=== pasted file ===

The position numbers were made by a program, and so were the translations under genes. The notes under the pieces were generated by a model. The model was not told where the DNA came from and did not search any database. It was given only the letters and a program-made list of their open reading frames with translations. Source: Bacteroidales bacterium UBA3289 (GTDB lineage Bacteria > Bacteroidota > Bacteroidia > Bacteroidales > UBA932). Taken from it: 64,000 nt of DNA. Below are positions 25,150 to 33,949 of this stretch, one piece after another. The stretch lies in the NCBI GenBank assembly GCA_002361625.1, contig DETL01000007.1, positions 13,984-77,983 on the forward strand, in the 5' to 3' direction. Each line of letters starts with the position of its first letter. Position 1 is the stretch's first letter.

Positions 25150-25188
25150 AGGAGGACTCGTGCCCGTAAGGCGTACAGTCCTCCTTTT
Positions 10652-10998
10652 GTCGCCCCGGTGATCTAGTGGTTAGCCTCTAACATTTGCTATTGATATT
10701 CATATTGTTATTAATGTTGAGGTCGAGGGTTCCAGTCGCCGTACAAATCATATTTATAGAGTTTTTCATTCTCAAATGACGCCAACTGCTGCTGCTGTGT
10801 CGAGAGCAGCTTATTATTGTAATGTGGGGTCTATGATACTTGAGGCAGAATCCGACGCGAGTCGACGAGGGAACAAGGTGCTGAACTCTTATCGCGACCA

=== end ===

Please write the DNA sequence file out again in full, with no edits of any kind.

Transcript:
The position numbers were made by a program, and so were the translations under genes. The notes under the pieces were generated by a model. The model was not told where the DNA came from and did not search any database. It was given only the letters and a program-made list of their open reading frames with translations. Source: Bacteroidales bacterium UBA3289 (GTDB lineage Bacteria > Bacteroidota > Bacteroidia > Bacteroidales > UBA932). Taken from it: 64,000 nt of DNA. Below are positions 25,150 to 33,949 of this stretch, one piece after another. The stretch lies in the NCBI GenBank assembly GCA_002361625.1, contig DETL01000007.1, positions 13,984-77,983 on the forward strand, in the 5' to 3' direction. Each line of letters starts with the position of its first letter. Position 1 is the stretch's first letter.

Positions 25150-25188
25150 AGGAGGACTCGTGCCCGTAAGGCGTACAGTCCTCCTTTT
Positions 10652-10998
10652 GTCGCCCCGGTGATCTAGTGGTTAGCCTCTAACATTTGCTATTGATATT
10701 CATATTGTTATTAATGTTGAGGTCGAGGGTTCCAGTCGCCGTACAAATCATATTTATAGAGTTTTTCATTCTCAAATGACGCCAACTGCTGCTGCTGTGT
10801 CGAGAGCAGCTTATTATTGTAATGTGGGGTCTATGATACTTGAGGCAGAATCCGACGCGAGTCGACGAGGGAACAAGGTGCTGAACTCTTATCGCGACCA